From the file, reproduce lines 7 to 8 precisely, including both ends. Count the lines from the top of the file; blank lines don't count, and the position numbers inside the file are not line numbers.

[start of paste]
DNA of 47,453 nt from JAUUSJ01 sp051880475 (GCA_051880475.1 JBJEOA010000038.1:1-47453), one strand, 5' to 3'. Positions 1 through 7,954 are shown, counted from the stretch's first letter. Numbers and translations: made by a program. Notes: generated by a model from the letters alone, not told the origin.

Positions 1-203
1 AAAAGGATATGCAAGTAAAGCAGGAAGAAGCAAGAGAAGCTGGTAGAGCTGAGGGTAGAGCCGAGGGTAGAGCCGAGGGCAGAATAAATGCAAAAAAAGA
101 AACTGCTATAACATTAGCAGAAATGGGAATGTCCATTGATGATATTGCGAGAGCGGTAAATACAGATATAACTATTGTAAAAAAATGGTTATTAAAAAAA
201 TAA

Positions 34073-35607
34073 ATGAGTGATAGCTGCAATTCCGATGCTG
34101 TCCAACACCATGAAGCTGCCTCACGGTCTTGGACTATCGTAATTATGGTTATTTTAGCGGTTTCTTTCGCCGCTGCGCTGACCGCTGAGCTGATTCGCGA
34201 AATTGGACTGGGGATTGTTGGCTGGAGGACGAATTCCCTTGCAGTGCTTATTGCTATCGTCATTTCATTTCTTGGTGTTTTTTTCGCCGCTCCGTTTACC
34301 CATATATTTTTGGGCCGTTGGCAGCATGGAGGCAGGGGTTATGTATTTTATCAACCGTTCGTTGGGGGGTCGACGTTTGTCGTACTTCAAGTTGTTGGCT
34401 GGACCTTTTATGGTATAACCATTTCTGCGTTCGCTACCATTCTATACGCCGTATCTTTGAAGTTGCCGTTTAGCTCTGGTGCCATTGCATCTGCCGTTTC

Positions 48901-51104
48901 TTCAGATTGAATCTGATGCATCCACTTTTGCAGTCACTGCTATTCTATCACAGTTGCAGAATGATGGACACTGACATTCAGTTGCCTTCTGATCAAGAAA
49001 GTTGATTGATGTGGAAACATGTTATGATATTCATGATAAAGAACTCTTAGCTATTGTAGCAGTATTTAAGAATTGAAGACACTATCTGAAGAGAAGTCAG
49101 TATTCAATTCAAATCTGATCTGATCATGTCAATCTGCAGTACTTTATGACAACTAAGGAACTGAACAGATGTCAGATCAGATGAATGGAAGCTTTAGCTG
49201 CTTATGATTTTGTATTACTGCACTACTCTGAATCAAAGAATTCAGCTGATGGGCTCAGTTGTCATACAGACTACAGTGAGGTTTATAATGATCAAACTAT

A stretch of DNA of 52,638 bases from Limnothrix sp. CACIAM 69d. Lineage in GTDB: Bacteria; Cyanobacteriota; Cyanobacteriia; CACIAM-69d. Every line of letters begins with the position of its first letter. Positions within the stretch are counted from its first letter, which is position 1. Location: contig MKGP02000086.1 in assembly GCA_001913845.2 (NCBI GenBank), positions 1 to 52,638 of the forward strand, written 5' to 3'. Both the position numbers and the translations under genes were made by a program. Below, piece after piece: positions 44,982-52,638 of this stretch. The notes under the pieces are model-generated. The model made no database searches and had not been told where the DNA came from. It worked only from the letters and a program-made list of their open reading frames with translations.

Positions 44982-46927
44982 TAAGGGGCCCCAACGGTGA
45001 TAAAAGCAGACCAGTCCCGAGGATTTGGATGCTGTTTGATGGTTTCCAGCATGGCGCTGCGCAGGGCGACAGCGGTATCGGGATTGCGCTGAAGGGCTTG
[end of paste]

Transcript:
34073 ATGAGTGATAGCTGCAATTCCGATGCTG
34101 TCCAACACCATGAAGCTGCCTCACGGTCTTGGACTATCGTAATTATGGTTATTTTAGCGGTTTCTTTCGCCGCTGCGCTGACCGCTGAGCTGATTCGCGA